“It sucks you win the pole and don’t win the race. But also, almost being out the Fast 12 and not even converting Sunday’s qualifying run was going to be tough. But we got lucky. Some bad weather came in and that really helped us if we were going to run again on Saturday. We were lucky to be able to run on Sunday, and we had the speed. The car was fast, super-fast. Kudos to (engineer) Michael Cannon. The first run was aggressive, maybe too aggressive when the car took off in Turn 2 with a gust of wind there.

“But on the pole-winning run, the car was almost perfect.”

Dixon was able to put his car, and himself, on the line, not once, but twice on Sunday in two of the most intense qualifying runs of his career coming on the same day.

“It’s super intense,” he said. “Gone on the days of one run and you are done. The emotional roller-coaster you go through from lap-to-lap, even on the waiting you do, everyone on pit lane wants the pole.

“Everybody was super excited. The crowd loved it. They loved the excitement and the way it rolled. For the drivers, knowing the conditions were going to get better for the second run gave me a sense of ease.”

Dixon knew the first run on Sunday was going to be more difficult than the final run because temperatures were getting cooler, raising the speedway’s grip level.

When Dixon’s first lap at 234.437 mph was announced over the track’s massive public address system, the crowd let out a huge, spontaneous roar that could be heard over the scream of his Honda engine.

Dixon, of course, was concentrating on his four-lap run, but when he saw that number pop up for the first lap, he knew he had started a great run.

The next three laps were 234.162, 233.859 and 233.726 mph for a four-lap average of 234.046 mph.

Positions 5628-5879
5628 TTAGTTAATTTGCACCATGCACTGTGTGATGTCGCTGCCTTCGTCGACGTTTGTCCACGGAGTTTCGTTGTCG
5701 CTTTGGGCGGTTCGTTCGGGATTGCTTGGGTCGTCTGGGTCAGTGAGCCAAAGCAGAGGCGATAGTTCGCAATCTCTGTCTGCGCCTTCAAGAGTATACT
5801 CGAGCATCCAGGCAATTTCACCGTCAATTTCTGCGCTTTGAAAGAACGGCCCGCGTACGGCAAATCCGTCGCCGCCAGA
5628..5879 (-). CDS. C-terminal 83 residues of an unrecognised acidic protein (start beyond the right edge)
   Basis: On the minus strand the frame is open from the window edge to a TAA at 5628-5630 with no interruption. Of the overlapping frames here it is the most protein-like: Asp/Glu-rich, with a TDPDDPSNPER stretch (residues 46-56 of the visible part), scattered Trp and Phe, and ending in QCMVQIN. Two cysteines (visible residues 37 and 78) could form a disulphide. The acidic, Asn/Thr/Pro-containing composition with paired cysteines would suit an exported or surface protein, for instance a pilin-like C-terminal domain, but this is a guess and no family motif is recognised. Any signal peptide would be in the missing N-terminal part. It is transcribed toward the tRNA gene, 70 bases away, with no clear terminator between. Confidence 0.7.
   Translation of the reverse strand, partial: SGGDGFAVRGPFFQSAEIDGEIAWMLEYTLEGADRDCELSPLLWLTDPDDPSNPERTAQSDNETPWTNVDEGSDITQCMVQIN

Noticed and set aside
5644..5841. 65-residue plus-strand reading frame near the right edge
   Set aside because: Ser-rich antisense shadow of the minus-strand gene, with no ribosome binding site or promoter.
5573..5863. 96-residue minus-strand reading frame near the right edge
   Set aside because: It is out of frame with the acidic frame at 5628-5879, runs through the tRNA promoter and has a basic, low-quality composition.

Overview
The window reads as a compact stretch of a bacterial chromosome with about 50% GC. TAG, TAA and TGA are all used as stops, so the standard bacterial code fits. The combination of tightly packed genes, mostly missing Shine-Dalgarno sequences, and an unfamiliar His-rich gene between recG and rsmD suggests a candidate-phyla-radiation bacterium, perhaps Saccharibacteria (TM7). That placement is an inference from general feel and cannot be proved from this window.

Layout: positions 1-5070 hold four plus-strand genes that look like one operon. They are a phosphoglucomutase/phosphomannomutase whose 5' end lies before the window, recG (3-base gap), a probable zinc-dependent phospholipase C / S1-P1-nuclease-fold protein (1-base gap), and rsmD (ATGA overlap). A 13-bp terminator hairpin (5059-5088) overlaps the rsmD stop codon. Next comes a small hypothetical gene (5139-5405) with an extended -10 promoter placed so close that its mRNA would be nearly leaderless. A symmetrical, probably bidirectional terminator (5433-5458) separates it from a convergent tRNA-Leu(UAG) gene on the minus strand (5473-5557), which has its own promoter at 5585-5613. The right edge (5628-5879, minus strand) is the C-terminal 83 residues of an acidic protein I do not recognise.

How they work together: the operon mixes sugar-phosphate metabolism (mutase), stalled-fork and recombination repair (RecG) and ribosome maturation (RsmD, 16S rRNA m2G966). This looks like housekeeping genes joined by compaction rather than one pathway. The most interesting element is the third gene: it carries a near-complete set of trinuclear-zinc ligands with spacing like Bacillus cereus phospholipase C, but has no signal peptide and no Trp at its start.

“It was huge,” Dixon said. “I was lucky enough to see videos of people watching in the stands, and there were a lot of people here on Sunday. It’s so cool to hear those comments. In the car, you don’t get to hear it or see it because you are so focused and you have an engine loud in your ears, you don’t get to hear it.

“That format played into it, the way it staggered everything and built it up. Kudos for the team for trimming it out for those big numbers.”

All four of Dixon’s teammates and the team’s special consultant – Franchitti, the three-time Indianapolis 500 winner and four-time IndyCar champion – were there to celebrate Dixon’s pole when he drove onto pit lane after his run.

“Honestly, they are my friends,” Dixon said. “We are great friends. All of us are tight. I’ve probably known Jimmie Johnson the least amount of time, but in his final years in NASCAR Cup we used to chat once or twice a month. It’s just a lot of fun hanging out with these people.

“Even when I leave the sport, I will go on vacations and be tight friends with this people.

“We are great friends and that is what I love about this sport. The IndyCar group as a whole are a tight-knit family. That is what I will take away from this sport when that day comes that I leave racing.”

INDY 500 PRIMERImportant details, schedule for watching on NBC

Dixon, who posed alongside the Borg-Warner Trophy with the Indy 500 field Monday, has also taken great delight in seeing Johnson’s level of progression in IndyCar since he joined the series in 2021.

“Just to see the excitement on his face, just to see the enthusiasm he has for IndyCar racing, the way he handles it and who he is as a person, you can see why he is successful,” Dixon said. “Even when he first joined the team, he has lifted the team. That is who he is and his personality and what he has achieved.

“I have loved seeing how much he has enjoyed it.”

The former winners of the Indy 500 who will be racing in the 106th Indy 500. Top row (left to right): Simon Pagenaud, Helio Castroneves, Juan Pablo Montoya, Alexander Rossi. Bottom row: Will Power, Takuma Sato, Tony Kanaan, Scott Dixon. (Mike Levitt/BorgWarner)

Race No. 1 at Indianapolis is over, and Dixon won it by winning the pole. But it’s the big race on May 29 that counts – the 106th Indianapolis 500.

For Dixon, at least he has won it once, but that was back in 2008. Since then, he has come so close to winning several more Indianapolis 500s but fell short.

He remains determined to win his second Indianapolis 500.

“I’m as determined as ever,” Dixon said. “The longer you come to this place, and you have four or five second-place finishes and three of those have been under caution, those are the ones that hurt the most because you couldn’t even fight for it. One of those was a given if it had run its full course. Those suck.